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Ocean Disposal of Wastewater

(An Introduction)


Prof. B. S. PANI I. I. T. Bombay, Mumbai

Ocean is utilized as the ultimate sink for wastewater disposal. The effluent (a very dilute mixture of human & other wastes) is collected and led to a central location. After treatment, the effluent is discharged into the ocean.

Density of effluent is close to that of fresh water.

Due to buoyancy effects, the effluent rises to the surface and in doing so entrains the ambient fluid and becomes very dilute. Dilution is the solution to pollution.

In deep stratified oceans the diluted pollutants field may attain an equilibrium level below the ocean surface. In shallow seas the pollutants reach the sea surface and spreads out due to density differences that persists. Due to wastewater treatment dilution and inactivation of pathogens the quality of water becomes acceptable.

Royal Commission on environmental pollution (1984) states that: .. with well designed sewage outfalls we believe that discharge of sewage to the sea is not only acceptable but in may cases environmentally preferable to alternative method of disposal.

There is cultural feeling among some indigenous people that no water should be polluted with human waste.

Scarcity of land for constructing a sewage treatment plant favors treatment of the effluent in the action.
When sewage is diluted one hundred times, it is as good as a fully treated secondary effluent. Certainly there are good reasons for not disposing wastes containing toxic materials and heavy metals in the ocean.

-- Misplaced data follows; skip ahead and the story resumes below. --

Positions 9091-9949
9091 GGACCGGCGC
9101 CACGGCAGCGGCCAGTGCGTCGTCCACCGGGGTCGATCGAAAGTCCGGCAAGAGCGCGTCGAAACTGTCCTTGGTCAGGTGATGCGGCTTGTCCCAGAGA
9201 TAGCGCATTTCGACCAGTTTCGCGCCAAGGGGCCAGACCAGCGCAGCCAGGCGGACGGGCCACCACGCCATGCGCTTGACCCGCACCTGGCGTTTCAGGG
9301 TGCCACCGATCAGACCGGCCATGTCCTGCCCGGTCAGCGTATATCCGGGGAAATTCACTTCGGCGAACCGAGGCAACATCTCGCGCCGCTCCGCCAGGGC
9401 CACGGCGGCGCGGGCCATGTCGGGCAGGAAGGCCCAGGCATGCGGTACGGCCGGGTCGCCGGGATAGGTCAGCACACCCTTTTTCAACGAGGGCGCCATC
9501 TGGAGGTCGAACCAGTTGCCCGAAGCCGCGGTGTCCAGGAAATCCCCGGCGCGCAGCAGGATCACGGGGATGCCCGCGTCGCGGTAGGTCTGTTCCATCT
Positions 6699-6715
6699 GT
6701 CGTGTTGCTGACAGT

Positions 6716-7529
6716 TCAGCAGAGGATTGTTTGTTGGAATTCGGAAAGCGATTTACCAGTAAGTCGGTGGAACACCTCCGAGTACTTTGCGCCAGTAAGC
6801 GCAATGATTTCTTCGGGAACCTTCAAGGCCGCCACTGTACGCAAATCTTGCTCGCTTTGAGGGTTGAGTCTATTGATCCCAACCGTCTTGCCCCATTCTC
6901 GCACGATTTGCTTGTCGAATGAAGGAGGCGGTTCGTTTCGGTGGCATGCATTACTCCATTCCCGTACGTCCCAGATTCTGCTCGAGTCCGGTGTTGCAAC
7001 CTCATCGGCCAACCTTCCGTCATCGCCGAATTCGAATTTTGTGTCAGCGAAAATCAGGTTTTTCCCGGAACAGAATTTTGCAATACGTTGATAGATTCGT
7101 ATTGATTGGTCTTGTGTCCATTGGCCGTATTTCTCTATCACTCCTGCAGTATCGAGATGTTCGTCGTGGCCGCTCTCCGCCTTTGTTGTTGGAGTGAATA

Secondary treatment plant: The action of bacteria and other micro-organisms in an enclosed basin help to reduce the sewage waste.
Primary treatment: physical operations like screening and sedimentation are used to remove floating and settable solids.

Purification in the ocean can be to some extent controlled by site choice, design of the diffuser, and the rate of loading. All other processes occur naturally following discharge of effluent.

In contrast, the purification in a treatment plant is closely controlled. Concentration of a pollutant =

Mass of pollutant , ppm etc. Volume of mixture

The local environmental impact is increased by the concentration Dilution =

(Co Ca ) (C Ca

Where, Co & Ca = effluents and ambient concentration respectively. Initial dilution S= Minimum dilution achieved where the mixed effluent reaches the water surface or trapping level, at a distance of the orders of the water depth downstream. Initial dilution is water the control of the engineer.

In still water S=f(Fr, H/D, o) and is independent of Reynolds number (inertia/ viscous force) exceeding 2000.
uo o gd a

Densimetric Froude number =

= Inertia/ buoyancy force per unit mass

For jets Fr For plumes Fr

For most outfalls the Fr lies between 4 to 18 and the flow can be classified as Buoyant jets.

The velocity and concentration distributions are nearly Gaussian The initial volume and specific momentum fluxes for a circular jet are Qo D 2 u o 4 2 (Specific momentum) M o D 2 Uo 4 Average dilution for a round jet
1 Q 2 x Q 1 S 0.29 M o o Qo Average dilution for a round plume

1 S 0.163 F3

5 z3

1 Qo

Where the initial buoyancy flux

Fo d 2 u o a g 4

Example: Estimate the average dilution for uo=1.2m/s, D=0.15m, H=15m When the outfall discharges into a) a fresh water lake b) the ocean with relative density difference of 0.02 Solution: Qo x 0.152 x 1.2 2.12 x 102 m3/s 4
Mo x 0.152 x 1.22 2.54 x 102 m4/s 2 4

In fresh water

1 1 S 0.29 x (2.54 x 102) 2 x 15 x (2.12 x 102) 32.7

In the ocean: Fo x 0.152 x 1.2 x 0.02 x 9.81 4.16 x 103 4 1 5 S 0.163 (4.16 x 103)3 153 (2.12 x 102)1 113

S o 100,

ua 0.1 uo

In the presence of buoyancy, dilution is enhanced. Cross flow of ambient helps to dilute the effluent in a significance way.
Eq. Shape & Moore(1987)

u a )0.359 S1.33 SM So 1.57( u o



u a 0.1 So 100, u o

Thus, a four fold increase in dilution takes place

SM 100 1.59(0.1)0.359 x 1001.33 414